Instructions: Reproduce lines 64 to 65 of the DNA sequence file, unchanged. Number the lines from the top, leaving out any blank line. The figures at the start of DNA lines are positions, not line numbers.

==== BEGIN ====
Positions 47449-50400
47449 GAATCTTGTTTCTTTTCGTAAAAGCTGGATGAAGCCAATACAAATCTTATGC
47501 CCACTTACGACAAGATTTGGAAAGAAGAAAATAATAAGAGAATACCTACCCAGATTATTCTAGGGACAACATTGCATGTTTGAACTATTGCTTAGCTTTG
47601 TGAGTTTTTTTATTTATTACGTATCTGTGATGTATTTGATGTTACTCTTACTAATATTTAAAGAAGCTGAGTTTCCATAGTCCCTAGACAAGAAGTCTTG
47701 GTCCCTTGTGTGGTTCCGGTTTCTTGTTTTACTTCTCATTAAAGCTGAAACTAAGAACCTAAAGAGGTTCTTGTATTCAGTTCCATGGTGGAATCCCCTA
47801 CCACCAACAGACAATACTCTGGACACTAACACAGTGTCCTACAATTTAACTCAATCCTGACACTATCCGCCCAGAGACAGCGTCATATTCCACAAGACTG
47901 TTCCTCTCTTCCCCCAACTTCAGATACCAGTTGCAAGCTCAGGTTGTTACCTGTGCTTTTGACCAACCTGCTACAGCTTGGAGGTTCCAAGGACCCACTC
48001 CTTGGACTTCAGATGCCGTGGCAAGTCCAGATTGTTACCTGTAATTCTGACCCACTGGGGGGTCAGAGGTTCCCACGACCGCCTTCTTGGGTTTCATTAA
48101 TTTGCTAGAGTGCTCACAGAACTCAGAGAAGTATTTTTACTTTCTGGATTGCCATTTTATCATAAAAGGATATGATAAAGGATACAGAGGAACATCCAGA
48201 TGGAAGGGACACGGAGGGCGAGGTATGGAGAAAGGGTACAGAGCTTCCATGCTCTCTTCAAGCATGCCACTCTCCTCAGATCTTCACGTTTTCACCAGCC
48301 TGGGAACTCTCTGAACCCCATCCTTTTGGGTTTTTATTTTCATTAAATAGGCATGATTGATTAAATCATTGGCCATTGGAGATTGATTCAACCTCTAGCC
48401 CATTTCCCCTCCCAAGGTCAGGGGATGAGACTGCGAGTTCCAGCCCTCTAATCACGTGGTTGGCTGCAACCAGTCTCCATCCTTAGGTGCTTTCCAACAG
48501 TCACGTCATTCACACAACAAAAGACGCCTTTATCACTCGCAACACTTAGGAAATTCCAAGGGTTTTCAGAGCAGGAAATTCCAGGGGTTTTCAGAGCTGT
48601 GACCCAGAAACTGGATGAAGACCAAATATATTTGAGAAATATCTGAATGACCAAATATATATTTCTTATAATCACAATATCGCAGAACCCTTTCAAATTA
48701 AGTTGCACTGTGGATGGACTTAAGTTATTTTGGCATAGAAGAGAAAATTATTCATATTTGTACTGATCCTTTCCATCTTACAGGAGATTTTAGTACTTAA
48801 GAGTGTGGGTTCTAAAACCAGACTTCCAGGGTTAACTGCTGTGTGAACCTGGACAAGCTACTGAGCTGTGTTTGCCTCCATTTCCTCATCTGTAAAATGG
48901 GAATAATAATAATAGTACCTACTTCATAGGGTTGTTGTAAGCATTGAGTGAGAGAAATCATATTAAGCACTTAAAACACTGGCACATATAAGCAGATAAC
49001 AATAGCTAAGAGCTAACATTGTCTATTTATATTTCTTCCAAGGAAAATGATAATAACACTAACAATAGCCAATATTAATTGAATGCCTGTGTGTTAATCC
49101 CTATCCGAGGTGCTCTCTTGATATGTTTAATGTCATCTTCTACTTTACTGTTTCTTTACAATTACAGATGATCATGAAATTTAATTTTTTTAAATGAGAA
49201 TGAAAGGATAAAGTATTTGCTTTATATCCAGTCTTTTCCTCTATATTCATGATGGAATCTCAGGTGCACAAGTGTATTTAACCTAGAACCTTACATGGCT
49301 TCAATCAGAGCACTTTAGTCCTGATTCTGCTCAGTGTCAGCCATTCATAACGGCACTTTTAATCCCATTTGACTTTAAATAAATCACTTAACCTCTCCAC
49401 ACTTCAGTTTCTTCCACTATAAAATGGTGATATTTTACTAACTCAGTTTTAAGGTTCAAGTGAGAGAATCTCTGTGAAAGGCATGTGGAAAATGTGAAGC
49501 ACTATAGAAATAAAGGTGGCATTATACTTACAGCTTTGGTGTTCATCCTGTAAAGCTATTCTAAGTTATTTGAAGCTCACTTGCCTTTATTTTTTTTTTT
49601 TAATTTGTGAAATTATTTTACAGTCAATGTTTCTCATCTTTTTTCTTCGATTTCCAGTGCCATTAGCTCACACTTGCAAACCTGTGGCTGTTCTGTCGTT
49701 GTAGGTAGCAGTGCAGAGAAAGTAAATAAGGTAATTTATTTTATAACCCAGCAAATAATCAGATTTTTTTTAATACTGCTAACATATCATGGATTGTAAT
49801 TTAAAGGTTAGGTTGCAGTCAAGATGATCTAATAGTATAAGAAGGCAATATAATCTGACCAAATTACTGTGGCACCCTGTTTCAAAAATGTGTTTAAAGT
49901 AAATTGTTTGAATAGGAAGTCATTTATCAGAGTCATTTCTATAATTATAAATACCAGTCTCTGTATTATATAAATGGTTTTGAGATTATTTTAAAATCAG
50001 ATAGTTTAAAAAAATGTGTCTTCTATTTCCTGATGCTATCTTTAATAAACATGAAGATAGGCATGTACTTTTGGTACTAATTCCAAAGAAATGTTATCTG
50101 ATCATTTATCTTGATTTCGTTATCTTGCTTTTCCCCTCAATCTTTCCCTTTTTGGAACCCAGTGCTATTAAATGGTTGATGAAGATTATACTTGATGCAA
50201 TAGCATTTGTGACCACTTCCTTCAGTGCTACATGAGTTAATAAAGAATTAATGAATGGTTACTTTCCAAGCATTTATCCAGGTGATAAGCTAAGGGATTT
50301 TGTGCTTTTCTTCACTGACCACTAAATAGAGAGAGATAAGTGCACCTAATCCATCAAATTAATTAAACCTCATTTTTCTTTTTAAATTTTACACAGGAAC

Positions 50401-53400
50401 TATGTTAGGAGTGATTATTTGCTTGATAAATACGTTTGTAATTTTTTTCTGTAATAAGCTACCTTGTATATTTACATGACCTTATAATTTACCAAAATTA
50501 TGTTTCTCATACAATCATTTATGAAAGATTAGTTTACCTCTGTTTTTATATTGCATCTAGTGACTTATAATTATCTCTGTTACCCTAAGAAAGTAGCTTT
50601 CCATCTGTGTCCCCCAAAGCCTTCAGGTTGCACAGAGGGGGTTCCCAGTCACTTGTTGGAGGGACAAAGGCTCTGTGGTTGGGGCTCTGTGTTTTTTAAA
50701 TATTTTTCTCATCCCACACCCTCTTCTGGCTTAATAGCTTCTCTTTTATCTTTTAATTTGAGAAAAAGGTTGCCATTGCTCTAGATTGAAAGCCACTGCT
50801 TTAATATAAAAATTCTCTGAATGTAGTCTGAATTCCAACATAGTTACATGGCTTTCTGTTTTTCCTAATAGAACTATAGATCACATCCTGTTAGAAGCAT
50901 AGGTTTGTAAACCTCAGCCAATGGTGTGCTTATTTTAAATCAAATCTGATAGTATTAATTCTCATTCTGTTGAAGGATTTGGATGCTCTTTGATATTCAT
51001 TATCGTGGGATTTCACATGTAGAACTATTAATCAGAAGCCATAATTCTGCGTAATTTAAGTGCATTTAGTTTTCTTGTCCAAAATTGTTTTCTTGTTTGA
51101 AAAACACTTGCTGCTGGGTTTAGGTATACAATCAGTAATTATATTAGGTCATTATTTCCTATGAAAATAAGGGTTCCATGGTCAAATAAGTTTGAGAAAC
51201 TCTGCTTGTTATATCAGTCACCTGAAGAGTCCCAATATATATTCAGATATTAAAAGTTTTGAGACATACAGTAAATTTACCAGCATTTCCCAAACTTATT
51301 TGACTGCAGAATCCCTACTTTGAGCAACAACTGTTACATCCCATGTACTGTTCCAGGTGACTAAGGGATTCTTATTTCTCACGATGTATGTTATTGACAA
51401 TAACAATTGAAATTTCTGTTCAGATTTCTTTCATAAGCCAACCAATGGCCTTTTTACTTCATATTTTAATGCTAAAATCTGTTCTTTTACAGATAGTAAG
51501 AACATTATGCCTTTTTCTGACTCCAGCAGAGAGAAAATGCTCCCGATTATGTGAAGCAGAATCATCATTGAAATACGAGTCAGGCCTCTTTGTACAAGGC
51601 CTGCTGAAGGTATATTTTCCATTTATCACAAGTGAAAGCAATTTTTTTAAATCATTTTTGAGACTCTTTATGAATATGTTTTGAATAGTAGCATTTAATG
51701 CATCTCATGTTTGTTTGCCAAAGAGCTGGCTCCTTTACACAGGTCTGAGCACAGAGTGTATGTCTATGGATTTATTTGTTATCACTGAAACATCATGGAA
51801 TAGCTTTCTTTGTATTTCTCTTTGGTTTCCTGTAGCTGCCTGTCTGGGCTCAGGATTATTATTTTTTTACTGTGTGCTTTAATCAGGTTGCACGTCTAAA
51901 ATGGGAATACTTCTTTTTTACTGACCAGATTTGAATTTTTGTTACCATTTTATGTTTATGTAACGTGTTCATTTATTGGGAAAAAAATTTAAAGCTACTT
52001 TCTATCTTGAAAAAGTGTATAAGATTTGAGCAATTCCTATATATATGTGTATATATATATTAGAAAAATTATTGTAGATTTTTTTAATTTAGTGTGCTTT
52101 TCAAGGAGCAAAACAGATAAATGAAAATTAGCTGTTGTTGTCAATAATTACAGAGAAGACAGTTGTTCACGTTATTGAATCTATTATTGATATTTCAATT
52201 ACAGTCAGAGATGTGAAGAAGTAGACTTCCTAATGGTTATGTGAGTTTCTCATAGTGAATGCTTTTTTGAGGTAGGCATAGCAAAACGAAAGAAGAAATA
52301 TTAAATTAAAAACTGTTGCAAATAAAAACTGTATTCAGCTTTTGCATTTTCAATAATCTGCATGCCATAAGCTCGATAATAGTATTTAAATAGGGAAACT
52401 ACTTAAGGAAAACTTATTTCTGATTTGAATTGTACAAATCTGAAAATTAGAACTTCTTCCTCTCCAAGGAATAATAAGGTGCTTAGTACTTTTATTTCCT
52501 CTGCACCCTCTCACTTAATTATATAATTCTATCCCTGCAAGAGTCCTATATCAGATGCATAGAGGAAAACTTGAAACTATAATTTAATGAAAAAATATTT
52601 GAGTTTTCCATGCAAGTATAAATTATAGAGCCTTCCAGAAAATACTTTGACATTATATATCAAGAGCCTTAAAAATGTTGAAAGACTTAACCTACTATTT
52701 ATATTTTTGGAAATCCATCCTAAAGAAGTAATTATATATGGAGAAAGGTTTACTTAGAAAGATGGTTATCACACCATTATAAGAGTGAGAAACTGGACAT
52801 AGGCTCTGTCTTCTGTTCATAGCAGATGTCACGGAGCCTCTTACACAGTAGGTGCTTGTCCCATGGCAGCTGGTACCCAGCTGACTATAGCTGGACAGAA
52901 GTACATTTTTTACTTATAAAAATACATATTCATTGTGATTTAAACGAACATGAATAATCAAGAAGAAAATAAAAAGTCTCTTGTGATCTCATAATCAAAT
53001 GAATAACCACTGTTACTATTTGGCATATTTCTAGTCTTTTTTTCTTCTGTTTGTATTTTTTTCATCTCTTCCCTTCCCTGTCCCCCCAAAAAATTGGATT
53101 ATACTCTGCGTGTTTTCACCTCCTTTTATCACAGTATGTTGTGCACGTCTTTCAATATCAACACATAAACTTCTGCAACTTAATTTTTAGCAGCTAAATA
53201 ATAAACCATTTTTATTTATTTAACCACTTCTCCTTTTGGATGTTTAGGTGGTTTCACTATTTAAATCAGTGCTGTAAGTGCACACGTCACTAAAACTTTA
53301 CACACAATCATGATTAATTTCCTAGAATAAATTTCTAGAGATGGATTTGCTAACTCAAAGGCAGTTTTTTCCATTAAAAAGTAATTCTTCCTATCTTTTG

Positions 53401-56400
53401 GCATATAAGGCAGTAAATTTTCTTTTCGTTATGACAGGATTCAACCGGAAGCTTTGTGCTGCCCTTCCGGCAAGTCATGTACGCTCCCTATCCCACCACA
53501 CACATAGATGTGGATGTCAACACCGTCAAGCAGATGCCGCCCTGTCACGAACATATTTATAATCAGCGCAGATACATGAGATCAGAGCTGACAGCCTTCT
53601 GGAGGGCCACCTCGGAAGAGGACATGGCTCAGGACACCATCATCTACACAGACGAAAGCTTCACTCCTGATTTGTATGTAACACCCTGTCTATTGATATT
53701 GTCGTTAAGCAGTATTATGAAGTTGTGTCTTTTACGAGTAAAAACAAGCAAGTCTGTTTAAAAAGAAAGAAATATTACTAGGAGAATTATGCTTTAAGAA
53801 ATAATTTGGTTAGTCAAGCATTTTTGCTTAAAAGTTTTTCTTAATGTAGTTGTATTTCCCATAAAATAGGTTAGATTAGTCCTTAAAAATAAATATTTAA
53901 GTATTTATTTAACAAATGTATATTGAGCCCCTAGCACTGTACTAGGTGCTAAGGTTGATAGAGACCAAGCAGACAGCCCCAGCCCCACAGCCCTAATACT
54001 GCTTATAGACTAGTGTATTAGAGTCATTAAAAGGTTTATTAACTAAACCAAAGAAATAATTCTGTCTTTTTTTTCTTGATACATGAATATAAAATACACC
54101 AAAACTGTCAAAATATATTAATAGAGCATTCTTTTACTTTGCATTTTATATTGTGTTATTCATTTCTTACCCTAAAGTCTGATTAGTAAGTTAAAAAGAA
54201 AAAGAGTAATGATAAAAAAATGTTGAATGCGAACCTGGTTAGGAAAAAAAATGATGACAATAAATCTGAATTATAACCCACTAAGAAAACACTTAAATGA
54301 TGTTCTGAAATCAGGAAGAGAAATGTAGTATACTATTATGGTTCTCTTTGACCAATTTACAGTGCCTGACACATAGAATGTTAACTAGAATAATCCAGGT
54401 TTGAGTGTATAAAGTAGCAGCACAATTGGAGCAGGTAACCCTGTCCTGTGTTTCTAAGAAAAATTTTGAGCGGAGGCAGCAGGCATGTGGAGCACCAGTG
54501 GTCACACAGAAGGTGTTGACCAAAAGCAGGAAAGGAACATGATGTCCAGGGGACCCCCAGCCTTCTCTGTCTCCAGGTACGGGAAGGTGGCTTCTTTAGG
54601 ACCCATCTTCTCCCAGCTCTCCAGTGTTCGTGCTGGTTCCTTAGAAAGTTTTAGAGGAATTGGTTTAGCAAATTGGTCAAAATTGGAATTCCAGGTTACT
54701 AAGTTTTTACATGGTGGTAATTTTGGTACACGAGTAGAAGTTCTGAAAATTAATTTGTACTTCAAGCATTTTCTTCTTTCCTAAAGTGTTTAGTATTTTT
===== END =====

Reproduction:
53401 GCATATAAGGCAGTAAATTTTCTTTTCGTTATGACAGGATTCAACCGGAAGCTTTGTGCTGCCCTTCCGGCAAGTCATGTACGCTCCCTATCCCACCACA
53501 CACATAGATGTGGATGTCAACACCGTCAAGCAGATGCCGCCCTGTCACGAACATATTTATAATCAGCGCAGATACATGAGATCAGAGCTGACAGCCTTCT